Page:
The first time that Abha comes to the town, the minister’s people are putting up posters because of which there is a traffic jam and her car gets stuck, so she walks right up to where they all are standing. She is in her civil clothes, so no one realises who she is. She asks a few people what is happening, but no one even answers her. Then she says, ‘Close this down’ – that’s when someone from the crowd comes and tells her, ‘Yahaan vidhayak Babloo Pandey ka kaam ho raha hai, koi rokta nahin hai, aap apna kaam kijiye’ and she says, ‘Main apna hi kaam kar rahi hoon.’ By then other officers notice her and realise she is the new police officer. Then Manav arrives and welcomes her with flowers. That’s when she asks him ‘Aapke party mein sab aise hi log kaam karte hain kya?’ and he says that the man on the light post who was putting up a poster is from his party and these people do whatever he asks them to do, be it killing someone or beating them up, they never argue and just do what has been asked of them. Then he says, ‘Politics mein aaj kal gentleman milte kahaan hain? Aapke jaisa naukri toh hain nahin ki ek baar IPS complete kar lo aur 35 years tak koi nahin hila payega. Yahaan har paanch saal mein kursi chhin jaati hai.’ So he might be a corrupt politician, but he is sincere in his work and keeps a straight face throughout.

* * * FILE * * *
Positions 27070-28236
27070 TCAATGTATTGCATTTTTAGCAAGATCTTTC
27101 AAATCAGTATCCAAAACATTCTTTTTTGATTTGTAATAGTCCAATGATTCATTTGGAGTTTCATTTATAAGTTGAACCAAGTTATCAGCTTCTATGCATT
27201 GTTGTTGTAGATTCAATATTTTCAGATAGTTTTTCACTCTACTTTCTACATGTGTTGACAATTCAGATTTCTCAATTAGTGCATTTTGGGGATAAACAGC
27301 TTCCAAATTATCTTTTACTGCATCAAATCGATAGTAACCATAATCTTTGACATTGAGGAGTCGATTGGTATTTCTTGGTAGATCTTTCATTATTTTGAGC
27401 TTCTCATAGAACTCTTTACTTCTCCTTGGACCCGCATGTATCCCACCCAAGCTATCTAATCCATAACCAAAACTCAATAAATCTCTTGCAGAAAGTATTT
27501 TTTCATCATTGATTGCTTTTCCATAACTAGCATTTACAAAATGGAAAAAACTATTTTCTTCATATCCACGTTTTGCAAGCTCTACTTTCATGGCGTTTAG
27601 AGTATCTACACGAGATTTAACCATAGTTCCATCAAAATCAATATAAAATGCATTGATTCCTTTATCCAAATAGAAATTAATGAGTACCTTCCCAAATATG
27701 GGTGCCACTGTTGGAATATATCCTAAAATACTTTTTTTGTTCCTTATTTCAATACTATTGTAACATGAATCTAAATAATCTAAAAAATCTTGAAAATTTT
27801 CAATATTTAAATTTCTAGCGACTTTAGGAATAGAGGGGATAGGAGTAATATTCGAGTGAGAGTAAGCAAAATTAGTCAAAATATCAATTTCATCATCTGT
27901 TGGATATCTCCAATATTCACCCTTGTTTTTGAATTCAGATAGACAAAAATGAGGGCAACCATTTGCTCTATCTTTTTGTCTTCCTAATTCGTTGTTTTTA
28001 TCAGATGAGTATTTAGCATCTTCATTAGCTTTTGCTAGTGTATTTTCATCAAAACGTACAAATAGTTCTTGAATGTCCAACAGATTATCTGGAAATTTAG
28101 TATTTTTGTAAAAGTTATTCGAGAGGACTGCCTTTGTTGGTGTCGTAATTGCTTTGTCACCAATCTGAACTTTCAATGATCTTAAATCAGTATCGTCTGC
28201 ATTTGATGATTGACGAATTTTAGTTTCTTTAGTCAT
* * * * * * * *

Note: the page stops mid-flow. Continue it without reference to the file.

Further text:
Isn’t this comedy? A politician is saying to an IPS officer that the she has a cushy job. Isn’t that humour? Whatever is happening at JNU or Patiala House at this time, isn’t it all comic? So whatever is going around, I continuously look for stories in all the current social happenings and try to bring the reality out and that is what will engage you. You as an audience might not feel or see it initially, but I as a director connect the dots.
BOI: Manav, how did you prepare for the role?